Opinion | Rachelle G. Cohen

Can Elaine Wynn hold on to the casino her ex-husband lost?

(Photo illustration of Elaine Wynn by Lesley Becker/Globe Staff; Adobe; Globe file photo)

It’s a tale right out of “First Wives Club” – except better . . . way better.

He can’t keep his hands off the hired help (“The manicurist, oh for god’s sake, what are you thinking!”) But times change and the help doesn’t have to put up with that kind of behavior any longer, and woe to the billionaire who hasn’t figured that out.

So she ends up calling the shots for the business he was forced to abandon, maybe even saving the business. Or so the entire multibillion dollar publicly traded Wynn Resorts is hoping, as it waits for Elaine Wynn to help salvage not just its image, but its newest property, the $2.6 billion casino nearing completion in Everett and hoping for a June 2019 opening.


The former wife of Steve Wynn (they married and divorced twice, so technically she’s both his first and second wife) is now the company’s largest shareholder (holding a 9 percent stake in Wynn Resorts). She’s also the woman who hand-picked its new chairman, casino veteran Phil Satre, and helped oust those on the board she considered enablers of her ex-husband’s bad-for-business behavior.

And as Satre is fond of telling anyone who will listen, it is her name as well that’s still on the company logo and on the Las Vegas and Macau casinos. The Everett venture, of course, has been renamed Encore Boston Harbor, erasing any vestige of he-who-can-no-longer-be named.

When the initial Wall Street Journal article broke last January recounting the many alleged sins of Steve Wynn involving sexual harassment, he insisted, “The instigation of these accusations is the continued work of my ex-wife Elaine Wynn, with whom I am involved in a terrible and nasty lawsuit in which she is seeking a revised divorce settlement.”


The then-board announced the following month that it was “with a collective heavy heart” that it was accepting the resignation of “our founder, CEO and friend Steve Wynn.”

It was a phrase — and a moment in time – that Elaine Wynn would turn into a rallying cry as she waged a holy war on what she termed the “legacy board” with her “Restore Wynn” campaign, contained in a May 2018 SEC filing.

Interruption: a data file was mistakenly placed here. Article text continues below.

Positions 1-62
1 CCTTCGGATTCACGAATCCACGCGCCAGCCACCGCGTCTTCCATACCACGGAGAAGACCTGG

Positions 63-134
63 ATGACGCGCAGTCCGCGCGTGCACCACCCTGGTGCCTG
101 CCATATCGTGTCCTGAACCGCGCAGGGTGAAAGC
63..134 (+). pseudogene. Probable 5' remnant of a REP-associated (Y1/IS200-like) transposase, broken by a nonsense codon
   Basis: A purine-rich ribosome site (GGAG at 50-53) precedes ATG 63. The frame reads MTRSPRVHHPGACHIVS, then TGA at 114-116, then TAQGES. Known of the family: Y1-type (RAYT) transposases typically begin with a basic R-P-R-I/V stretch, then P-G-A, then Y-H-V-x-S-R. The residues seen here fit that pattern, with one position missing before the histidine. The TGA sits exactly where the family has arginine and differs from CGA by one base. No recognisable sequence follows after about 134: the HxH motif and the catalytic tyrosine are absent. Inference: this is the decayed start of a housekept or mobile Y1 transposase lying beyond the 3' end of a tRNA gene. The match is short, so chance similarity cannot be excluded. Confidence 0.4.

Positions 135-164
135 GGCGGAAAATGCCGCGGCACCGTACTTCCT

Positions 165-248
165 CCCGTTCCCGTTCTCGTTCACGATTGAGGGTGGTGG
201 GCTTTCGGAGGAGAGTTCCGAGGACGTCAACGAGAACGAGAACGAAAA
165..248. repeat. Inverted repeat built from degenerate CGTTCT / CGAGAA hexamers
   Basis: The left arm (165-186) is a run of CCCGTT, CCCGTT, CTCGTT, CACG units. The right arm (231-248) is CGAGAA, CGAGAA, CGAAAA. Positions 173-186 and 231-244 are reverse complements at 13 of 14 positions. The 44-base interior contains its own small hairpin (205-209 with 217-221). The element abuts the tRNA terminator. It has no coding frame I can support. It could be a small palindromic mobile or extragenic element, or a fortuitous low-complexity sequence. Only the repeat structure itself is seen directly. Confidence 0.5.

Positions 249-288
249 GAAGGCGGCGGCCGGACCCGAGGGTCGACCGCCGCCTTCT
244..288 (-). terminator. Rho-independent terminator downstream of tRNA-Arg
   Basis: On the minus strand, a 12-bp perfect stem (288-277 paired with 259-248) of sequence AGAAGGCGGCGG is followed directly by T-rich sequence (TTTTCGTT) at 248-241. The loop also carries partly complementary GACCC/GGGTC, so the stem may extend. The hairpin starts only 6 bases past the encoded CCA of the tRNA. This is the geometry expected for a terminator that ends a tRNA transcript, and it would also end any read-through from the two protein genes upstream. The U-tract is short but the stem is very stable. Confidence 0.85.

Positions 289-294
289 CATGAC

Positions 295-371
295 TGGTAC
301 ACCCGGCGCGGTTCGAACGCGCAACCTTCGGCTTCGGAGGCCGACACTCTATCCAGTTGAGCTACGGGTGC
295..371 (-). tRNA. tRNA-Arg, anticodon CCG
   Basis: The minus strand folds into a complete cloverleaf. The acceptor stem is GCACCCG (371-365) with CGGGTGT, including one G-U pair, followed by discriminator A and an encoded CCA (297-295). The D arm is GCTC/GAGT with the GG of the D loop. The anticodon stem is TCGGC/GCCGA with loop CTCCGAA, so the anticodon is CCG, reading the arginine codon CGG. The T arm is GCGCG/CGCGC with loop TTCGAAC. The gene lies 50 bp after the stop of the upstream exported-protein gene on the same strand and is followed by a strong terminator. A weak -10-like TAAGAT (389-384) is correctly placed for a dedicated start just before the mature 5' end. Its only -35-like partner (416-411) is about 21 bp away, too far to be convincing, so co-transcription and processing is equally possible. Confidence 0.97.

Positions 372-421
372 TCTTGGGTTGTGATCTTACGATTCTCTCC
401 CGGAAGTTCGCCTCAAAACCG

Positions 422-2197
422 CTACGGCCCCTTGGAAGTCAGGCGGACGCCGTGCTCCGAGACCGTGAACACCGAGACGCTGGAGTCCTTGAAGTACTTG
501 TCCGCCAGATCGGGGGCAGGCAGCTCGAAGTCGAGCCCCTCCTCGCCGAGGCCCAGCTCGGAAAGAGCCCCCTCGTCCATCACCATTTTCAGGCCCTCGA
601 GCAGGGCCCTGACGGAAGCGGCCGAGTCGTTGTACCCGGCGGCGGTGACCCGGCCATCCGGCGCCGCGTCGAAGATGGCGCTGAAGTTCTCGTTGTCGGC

“The Board’s failure to protect employees has damaged the Company’s reputation as a model employer for progressive leadership, diversity, gender-equality and employee development,” she said rather pointedly in that campaign document.

It was Elaine Wynn’s emphasis in that filing on saving the Boston area property from what she feared might be an attempt by that board to “moot the [Massachusetts] investigation to ‘mitigate risk’ ” that helped pave the way for a new board.

Today she is listed on company materials as “co-founder,” and visited the Boston property Nov. 30. Meanwhile the Massachusetts Gaming Commission continues to reexamine its decision to award the casino license. A report being prepared by the commission’s own investigators on the conduct of Steve Wynn and the corporate board — now entirely replaced in what the company would like to call the new Elaine Wynn era — was due to be released this month.

Steve Wynn, however, not so eager to have his dirty laundry so publicly aired, has filed suit in Las Vegas to halt release of the report, claiming it contains information released by his former company in violation of attorney-client privilege. A judge has scheduled a hearing on that suit this week.


Meanwhile Satre and at least six new board members presented themselves to the Gaming Commission recently as it continues its review.

It’s all rather delicious in a high-stakes soap opera kind of way. But it now comes down to this: Will the company remade in large measure at the insistence of Elaine Wynn be made to pay for the sins of the man who done her wrong?

Rachelle G. Cohen can be reached at